Forum for Science, Industry and Business

Sponsored by:     3M 
Search our Site:

 

Study shows our ancestors survived ’Snowball Earth’

07.06.2006


It has been 2.3 billion years since Earth’s atmosphere became infused with enough oxygen to support life as we know it. About the same time, the planet became encased in ice that some scientists speculate was more than a half-mile deep. That raises questions about whether complex life could have existed before "Snowball Earth" and survived, or if it first evolved when the snowball began to melt.



New research shows organisms called eukaryotes -- organisms of one or more complex cells that engage in sexual reproduction and are ancestors of the animal and plant species present today -- existed 50 million to 100 million years before that ice age and somehow did survive. The work also shows that the cyanobacteria, or blue-green bacteria, that put the oxygen in the atmosphere in the first place, apparently were pumping out oxygen for millions of years before that, and also survived Earth’s glaciation.

The findings call into question the direst models of just how deep the deep freeze was, said University of Washington astrobiologist Roger Buick, a professor of Earth and space sciences. While the ice likely was widespread, it probably was not consistently as thick as a half-mile, he said.


"That kind of ice coverage chokes off photosynthesis, so there’s no food for anything, particularly eukaryotes. They just couldn’t survive," he said. "But this research shows they did survive."

Buick and colleagues studied droplets of oil encased in rock crystals dating from 2.4 billion years ago, recovered from the Elliot Lake area near Sault Ste. Marie, Ontario, Canada. The oil, essentially chemicals left from the breakdown of organic matter, contained biomarkers, or molecular fossils, that can be structurally identified as having come from specific types of life.

"It’s the same thing as looking at dinosaur fossils, except these fossils are at the molecular scale. You are looking at the molecular skeletons of carbon molecules, such as cholesterol, held within oil droplets," he said.

This is not the first time biomarkers indicating that eukaryotes and cyanobacteria were alive before "Snowball Earth" have been found in ancient rocks. A paper reaching the same conclusion was hailed as one of the top science breakthroughs of 1999. Buick did some of the research for that paper and was a co-author. But almost from its publication, detractors have said what was seen were not really ancient biomarkers but rather some kind of contamination that got into the samples being studied, possibly from oil flowing through shale rocks at a much later time or modern fossil fuel pollution.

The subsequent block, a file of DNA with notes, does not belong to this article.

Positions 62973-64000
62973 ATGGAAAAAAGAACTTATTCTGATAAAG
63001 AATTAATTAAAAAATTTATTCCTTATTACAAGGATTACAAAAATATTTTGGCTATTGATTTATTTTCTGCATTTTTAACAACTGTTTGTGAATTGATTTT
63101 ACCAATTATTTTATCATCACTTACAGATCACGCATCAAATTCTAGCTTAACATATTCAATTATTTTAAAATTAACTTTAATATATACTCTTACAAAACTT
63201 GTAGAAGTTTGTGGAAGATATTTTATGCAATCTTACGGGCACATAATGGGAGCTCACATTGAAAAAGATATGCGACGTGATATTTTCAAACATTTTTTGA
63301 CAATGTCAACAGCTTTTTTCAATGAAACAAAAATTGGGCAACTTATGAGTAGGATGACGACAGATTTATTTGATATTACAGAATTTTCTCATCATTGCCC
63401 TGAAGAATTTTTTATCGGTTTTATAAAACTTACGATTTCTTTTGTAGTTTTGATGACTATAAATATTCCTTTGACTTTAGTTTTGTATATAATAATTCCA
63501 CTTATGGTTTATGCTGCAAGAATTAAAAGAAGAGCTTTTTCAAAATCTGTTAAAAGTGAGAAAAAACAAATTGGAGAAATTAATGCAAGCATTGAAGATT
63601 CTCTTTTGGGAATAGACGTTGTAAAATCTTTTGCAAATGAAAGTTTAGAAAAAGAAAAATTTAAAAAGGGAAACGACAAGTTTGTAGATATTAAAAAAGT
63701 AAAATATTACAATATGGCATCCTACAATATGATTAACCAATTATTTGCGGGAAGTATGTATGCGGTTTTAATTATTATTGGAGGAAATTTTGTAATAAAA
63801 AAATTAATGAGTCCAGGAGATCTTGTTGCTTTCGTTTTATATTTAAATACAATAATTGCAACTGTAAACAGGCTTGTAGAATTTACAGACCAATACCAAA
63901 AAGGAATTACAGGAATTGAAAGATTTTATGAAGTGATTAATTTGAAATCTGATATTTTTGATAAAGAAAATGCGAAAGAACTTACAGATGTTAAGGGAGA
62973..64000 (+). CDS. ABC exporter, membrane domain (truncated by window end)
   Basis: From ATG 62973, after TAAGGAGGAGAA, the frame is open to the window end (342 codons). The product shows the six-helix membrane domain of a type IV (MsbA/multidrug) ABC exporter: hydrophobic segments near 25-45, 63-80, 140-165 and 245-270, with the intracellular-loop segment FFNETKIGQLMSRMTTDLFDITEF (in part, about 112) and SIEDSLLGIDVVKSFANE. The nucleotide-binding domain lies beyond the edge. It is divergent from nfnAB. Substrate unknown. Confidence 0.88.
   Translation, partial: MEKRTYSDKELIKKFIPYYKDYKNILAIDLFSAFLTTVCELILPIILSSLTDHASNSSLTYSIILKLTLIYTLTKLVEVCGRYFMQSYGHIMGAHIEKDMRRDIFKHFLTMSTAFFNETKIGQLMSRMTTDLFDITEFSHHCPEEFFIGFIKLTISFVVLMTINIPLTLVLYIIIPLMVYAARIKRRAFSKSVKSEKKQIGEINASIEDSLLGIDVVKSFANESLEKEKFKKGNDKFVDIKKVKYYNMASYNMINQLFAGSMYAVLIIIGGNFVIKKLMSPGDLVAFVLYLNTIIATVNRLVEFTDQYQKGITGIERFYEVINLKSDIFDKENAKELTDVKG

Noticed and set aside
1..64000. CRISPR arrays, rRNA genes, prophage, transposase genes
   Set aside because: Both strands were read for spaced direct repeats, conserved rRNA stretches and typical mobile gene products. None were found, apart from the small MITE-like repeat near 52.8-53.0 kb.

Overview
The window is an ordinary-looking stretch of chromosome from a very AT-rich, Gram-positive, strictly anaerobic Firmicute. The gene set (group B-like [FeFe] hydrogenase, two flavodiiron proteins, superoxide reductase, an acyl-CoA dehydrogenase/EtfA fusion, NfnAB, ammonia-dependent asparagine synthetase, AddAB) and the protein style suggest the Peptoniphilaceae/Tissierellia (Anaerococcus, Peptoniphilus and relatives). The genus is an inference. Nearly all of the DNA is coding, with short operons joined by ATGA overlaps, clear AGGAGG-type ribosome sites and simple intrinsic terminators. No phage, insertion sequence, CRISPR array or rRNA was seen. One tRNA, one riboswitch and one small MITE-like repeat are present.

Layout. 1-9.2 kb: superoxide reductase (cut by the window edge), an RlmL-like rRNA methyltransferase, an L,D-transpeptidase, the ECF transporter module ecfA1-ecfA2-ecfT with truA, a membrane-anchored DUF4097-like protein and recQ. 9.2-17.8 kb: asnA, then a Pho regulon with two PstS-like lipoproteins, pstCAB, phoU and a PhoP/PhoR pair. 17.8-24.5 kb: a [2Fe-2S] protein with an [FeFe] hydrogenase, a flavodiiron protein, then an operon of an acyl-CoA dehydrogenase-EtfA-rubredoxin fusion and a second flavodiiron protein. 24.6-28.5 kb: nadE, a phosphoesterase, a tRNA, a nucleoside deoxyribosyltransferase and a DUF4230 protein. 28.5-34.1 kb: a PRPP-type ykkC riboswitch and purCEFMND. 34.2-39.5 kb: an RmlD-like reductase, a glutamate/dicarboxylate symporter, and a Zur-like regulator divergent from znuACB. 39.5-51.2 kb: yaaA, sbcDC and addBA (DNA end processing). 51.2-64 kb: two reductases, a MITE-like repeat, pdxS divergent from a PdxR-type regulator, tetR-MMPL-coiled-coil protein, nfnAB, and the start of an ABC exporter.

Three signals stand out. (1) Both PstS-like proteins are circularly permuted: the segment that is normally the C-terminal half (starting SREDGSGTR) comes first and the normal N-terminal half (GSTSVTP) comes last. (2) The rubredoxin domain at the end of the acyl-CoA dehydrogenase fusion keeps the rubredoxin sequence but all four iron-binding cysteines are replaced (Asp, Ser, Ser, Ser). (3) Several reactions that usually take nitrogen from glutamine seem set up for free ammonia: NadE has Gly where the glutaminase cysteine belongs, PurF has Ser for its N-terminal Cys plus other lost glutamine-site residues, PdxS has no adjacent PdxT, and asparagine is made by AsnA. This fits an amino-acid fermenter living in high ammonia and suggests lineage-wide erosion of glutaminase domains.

"The contamination idea has always been nattered about in corridors or talked about in meetings, but never put down in print," Buick said. "What this new paper does is confirm these as being very, very old biomarkers."

The lead author of the paper, published in the June edition of Geology, is Adriana Dutkiewicz of the University of Sydney in Australia, for whom Buick served as a postdoctoral mentor. Other authors are Herbert Volk and Simon George of the Commonwealth Scientific and Industrial Research Organization in Australia and John Ridley of Colorado State University.

The researchers examined rock samples obtained from an outcrop near Elliot Lake, which then were fragmented into pieces less than one-tenth of an inch in diameter. The particles were cleaned thoroughly and checked for contamination throughout the process. The crystal fragments contained numerous minuscule pockets of fluid mostly consisting of water but also containing small amounts of oil, usually in a thin film around a bubble of water vapor. The oil resulted from decaying organic matter, probably of marine origin.

"A drop of oil is a treasure trove. It is highly concentrated molecular fossils," Buick said.

The biomarkers contained in the oil indicate that both eukaryotes and cyanobacteria first appeared before the planetary glaciation, rather than evolving at the same time or later, he said. The samples also suggest that oxygen was being produced long before the atmosphere became oxygenated, probably oxidizing metals such as iron in the Earth’s crust and ocean before the atmosphere began filling with oxygen.

Vince Stricherz | EurekAlert!